Parental Educational Attainment and Frequency of Marijuana Use in Youth: Hispanics’ Diminished Returns

Shervin Assari, MD MPH, Jonathan Schaefer, PhD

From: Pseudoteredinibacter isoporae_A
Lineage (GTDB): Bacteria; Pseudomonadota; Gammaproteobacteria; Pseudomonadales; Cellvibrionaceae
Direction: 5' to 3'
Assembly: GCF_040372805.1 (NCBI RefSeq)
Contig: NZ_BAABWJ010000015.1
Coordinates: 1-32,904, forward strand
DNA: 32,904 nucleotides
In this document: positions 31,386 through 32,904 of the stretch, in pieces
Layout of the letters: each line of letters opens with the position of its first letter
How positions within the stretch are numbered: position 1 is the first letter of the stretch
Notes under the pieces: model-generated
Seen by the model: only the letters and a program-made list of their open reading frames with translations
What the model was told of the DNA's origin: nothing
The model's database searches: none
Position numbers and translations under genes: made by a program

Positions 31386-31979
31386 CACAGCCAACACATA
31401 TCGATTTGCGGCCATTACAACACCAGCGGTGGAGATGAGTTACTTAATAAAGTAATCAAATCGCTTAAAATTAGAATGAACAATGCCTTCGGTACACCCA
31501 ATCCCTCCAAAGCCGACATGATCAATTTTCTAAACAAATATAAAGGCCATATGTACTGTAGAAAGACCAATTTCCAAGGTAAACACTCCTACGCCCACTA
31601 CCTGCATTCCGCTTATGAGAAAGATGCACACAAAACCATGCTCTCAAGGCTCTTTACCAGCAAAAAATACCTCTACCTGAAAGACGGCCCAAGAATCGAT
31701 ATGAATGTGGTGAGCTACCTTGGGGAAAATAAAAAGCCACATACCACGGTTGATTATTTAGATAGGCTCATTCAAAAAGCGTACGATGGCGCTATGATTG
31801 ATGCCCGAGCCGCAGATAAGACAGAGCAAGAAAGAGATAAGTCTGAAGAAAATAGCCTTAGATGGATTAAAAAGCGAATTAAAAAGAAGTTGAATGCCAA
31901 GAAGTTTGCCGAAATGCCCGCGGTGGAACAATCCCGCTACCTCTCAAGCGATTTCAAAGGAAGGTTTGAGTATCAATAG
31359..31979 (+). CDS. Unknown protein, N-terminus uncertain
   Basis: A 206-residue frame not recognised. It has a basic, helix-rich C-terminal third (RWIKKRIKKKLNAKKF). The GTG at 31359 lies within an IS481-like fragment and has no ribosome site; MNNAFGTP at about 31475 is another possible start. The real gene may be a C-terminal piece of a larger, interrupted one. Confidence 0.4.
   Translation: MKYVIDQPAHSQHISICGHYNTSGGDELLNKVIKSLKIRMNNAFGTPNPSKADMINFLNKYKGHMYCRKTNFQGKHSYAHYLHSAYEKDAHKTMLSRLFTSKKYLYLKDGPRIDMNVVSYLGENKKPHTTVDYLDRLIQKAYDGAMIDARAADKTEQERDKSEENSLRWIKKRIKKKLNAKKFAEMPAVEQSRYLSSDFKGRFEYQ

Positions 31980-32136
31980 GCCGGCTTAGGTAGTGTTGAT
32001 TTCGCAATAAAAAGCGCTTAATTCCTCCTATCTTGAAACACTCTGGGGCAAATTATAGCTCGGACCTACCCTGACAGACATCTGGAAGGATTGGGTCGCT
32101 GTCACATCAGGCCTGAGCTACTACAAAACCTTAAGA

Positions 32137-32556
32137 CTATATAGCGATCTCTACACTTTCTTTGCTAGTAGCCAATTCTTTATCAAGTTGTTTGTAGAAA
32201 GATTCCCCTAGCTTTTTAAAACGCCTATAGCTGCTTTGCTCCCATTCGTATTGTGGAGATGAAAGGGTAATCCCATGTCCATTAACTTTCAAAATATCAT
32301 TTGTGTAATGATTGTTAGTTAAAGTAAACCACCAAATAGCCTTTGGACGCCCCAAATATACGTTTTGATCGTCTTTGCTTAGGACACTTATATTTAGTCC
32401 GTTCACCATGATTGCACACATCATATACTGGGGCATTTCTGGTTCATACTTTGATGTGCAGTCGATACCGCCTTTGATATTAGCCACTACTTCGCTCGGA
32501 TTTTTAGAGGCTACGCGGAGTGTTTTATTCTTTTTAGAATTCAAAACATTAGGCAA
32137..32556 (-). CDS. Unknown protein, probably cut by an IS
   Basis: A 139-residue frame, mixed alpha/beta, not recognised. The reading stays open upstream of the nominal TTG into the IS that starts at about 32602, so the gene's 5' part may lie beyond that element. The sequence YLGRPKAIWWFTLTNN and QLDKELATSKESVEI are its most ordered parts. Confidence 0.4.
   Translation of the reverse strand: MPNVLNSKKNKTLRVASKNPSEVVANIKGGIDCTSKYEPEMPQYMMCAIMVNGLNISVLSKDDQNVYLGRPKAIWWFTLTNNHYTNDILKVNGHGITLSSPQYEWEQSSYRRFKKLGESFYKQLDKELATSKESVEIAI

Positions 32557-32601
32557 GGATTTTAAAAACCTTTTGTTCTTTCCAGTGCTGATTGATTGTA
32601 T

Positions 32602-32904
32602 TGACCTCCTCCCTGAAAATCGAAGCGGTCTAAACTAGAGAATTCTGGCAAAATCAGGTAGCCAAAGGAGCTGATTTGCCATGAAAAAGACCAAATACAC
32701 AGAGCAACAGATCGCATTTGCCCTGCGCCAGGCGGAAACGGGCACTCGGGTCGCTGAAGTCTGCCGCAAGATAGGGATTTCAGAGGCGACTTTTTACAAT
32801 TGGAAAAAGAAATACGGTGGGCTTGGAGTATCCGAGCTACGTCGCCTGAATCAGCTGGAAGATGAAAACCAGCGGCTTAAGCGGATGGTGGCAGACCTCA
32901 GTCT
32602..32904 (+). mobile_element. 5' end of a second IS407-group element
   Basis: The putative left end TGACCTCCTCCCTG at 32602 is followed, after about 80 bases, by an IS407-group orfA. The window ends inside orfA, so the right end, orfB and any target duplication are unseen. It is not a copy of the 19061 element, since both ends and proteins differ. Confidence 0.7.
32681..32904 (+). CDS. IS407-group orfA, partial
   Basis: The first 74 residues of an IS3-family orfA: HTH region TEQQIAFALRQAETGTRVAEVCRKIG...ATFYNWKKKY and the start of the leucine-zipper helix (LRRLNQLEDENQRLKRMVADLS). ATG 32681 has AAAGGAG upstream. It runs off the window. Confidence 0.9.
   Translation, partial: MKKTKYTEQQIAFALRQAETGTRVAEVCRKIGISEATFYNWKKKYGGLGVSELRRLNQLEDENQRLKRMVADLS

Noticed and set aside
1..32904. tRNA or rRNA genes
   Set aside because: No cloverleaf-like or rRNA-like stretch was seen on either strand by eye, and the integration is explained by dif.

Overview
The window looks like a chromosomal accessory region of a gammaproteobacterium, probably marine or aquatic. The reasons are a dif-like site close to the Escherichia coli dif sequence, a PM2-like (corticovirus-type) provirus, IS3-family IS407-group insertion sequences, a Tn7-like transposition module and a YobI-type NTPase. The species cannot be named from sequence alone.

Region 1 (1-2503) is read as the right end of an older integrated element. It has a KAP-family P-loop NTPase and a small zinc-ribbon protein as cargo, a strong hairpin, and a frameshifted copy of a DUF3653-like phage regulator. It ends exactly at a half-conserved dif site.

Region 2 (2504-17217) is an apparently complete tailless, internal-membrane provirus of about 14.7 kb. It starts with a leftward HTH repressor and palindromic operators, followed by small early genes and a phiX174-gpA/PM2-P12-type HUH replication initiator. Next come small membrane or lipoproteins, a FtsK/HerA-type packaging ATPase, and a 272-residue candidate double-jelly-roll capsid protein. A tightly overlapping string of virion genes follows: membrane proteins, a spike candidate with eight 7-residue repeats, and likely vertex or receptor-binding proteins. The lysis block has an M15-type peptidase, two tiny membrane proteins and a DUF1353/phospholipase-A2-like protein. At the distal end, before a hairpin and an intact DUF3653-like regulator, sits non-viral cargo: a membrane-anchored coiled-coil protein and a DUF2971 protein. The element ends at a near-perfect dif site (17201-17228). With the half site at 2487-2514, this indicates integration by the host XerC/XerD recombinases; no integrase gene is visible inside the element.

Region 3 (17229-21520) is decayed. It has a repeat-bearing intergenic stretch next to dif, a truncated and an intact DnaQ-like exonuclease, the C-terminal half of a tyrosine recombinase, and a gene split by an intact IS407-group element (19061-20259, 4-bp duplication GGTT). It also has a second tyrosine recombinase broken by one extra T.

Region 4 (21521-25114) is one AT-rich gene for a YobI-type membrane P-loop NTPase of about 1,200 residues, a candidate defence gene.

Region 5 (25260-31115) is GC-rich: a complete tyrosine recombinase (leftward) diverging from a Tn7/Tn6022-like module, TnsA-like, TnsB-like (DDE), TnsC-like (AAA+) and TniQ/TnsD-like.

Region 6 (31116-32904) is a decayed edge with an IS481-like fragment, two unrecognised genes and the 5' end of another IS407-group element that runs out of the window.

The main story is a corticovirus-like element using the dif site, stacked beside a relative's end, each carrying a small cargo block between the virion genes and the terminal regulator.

Background: While socioeconomic status (SES) indicators such as parental educational attainment show robust associations with health behaviors such as substance use, the protective effects of these indicators may differ across racial groups. This phenomenon of weaker associations between SES indicators and health outcomes for marginalized and minoritized groups relative to non-Hispanic White people has been labeled “Marginalization-related Diminished Returns” (MDRs). Here, we test both whether parental educational attainment is associated with marijuana use frequency in youth as well as whether we observe racial and ethnic variation in this association consistent with MDRs. Methods: This study used data from the cross-sectional 2019 Monitoring the Future survey (MTF 2019). Participants included 29,230 youth who were either Hispanic (24.1%), non-Hispanic Black (16.1%), or non-Hispanic White (59.9%). We used weighted logistic regression models to test for (1) associations between maternal educational attainment and youth cannabis use frequency as well as (2) moderation of this association by race/ethnicity, while adjusting for the complex sample design of the MTF 2019 data. Age, sex, father presence, and maternal employment were entered into models as covariates. Results: Overall, children born to mothers with higher educational attainment reported less frequent marijuana use than peers born to mothers with lower educational attainment. However, this association was significantly weaker in Hispanic versus non-Hispanic White youth. Conclusion: The strength of the association between parental educational attainment and youth marijuana use frequency appears to differ across ethnic groups. Specifically, we observed that whereas non-Hispanic White youth from high-SES families tend to report less marijuana use than peers from lower-SES families, Hispanic youth report roughly equal levels of use across the full SES spectrum. This finding is in line with the MDRs framework and may reflect factors such as structural racism, social stratification, and the marginalization of ethnic minority families in the US.

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